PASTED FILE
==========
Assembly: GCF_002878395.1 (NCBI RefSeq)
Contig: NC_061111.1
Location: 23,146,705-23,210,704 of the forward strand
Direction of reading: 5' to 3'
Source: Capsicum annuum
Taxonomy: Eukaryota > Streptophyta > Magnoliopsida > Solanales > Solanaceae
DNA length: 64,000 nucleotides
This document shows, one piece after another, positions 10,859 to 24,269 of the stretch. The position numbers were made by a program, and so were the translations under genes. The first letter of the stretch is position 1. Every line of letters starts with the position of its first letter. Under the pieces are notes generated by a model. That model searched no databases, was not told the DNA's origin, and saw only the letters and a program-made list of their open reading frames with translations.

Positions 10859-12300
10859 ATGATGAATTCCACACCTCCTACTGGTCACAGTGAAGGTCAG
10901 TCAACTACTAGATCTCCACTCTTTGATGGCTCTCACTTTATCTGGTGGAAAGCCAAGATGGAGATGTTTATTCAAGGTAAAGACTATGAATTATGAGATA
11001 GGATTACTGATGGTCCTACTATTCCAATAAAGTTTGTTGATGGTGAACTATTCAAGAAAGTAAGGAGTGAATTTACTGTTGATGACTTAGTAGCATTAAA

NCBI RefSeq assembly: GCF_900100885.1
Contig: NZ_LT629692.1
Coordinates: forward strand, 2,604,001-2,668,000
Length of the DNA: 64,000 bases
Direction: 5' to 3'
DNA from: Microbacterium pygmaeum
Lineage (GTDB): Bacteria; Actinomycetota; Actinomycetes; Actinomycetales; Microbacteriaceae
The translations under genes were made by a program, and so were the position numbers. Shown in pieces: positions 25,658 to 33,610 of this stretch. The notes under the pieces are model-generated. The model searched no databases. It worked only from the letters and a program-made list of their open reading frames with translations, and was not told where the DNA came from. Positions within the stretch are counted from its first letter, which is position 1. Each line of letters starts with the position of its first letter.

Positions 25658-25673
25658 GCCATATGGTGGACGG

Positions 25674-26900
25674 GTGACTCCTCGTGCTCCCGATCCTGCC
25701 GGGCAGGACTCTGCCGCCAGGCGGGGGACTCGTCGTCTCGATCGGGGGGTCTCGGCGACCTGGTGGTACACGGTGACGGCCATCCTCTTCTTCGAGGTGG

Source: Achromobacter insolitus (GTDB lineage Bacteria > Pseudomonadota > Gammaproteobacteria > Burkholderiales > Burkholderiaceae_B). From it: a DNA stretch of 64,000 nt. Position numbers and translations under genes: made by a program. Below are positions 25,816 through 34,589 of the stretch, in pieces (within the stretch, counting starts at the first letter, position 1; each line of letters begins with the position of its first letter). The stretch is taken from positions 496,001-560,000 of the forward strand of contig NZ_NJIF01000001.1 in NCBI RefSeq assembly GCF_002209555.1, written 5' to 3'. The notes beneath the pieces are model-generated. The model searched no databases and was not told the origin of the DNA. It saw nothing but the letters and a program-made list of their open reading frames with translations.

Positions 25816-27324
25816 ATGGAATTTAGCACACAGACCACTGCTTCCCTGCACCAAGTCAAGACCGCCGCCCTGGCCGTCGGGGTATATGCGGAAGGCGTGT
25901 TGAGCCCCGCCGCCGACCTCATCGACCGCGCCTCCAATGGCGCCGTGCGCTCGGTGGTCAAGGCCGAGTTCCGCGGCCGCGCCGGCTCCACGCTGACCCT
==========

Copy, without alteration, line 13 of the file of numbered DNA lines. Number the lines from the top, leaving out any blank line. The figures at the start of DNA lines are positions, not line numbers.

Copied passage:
NCBI RefSeq assembly: GCF_900100885.1